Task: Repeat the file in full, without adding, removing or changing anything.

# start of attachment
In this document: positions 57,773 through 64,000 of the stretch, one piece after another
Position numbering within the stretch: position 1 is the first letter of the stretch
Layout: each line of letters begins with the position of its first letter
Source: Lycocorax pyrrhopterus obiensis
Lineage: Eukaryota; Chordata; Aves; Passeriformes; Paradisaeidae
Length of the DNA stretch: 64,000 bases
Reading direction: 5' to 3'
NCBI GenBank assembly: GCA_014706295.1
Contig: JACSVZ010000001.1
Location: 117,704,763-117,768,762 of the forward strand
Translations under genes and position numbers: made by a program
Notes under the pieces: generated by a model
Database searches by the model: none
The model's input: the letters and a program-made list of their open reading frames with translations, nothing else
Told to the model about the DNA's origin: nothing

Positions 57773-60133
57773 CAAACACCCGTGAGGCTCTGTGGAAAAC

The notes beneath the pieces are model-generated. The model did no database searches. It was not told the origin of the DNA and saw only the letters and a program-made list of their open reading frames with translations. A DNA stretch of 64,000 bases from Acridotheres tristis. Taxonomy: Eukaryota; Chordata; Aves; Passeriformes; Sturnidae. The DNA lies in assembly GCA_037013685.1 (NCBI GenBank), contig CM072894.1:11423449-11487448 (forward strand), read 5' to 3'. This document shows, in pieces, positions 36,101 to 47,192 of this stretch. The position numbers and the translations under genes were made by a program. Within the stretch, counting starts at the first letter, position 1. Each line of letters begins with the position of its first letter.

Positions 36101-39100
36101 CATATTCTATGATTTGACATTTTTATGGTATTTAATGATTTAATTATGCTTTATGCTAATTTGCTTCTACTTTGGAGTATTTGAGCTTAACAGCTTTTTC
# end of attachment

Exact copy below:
In this document: positions 57,773 through 64,000 of the stretch, one piece after another
Position numbering within the stretch: position 1 is the first letter of the stretch
Layout: each line of letters begins with the position of its first letter
Source: Lycocorax pyrrhopterus obiensis
Lineage: Eukaryota; Chordata; Aves; Passeriformes; Paradisaeidae
Length of the DNA stretch: 64,000 bases
Reading direction: 5' to 3'
NCBI GenBank assembly: GCA_014706295.1
Contig: JACSVZ010000001.1
Location: 117,704,763-117,768,762 of the forward strand
Translations under genes and position numbers: made by a program
Notes under the pieces: generated by a model
Database searches by the model: none
The model's input: the letters and a program-made list of their open reading frames with translations, nothing else
Told to the model about the DNA's origin: nothing

Positions 57773-60133
57773 CAAACACCCGTGAGGCTCTGTGGAAAAC

The notes beneath the pieces are model-generated. The model did no database searches. It was not told the origin of the DNA and saw only the letters and a program-made list of their open reading frames with translations. A DNA stretch of 64,000 bases from Acridotheres tristis. Taxonomy: Eukaryota; Chordata; Aves; Passeriformes; Sturnidae. The DNA lies in assembly GCA_037013685.1 (NCBI GenBank), contig CM072894.1:11423449-11487448 (forward strand), read 5' to 3'. This document shows, in pieces, positions 36,101 to 47,192 of this stretch. The position numbers and the translations under genes were made by a program. Within the stretch, counting starts at the first letter, position 1. Each line of letters begins with the position of its first letter.

Positions 36101-39100
36101 CATATTCTATGATTTGACATTTTTATGGTATTTAATGATTTAATTATGCTTTATGCTAATTTGCTTCTACTTTGGAGTATTTGAGCTTAACAGCTTTTTC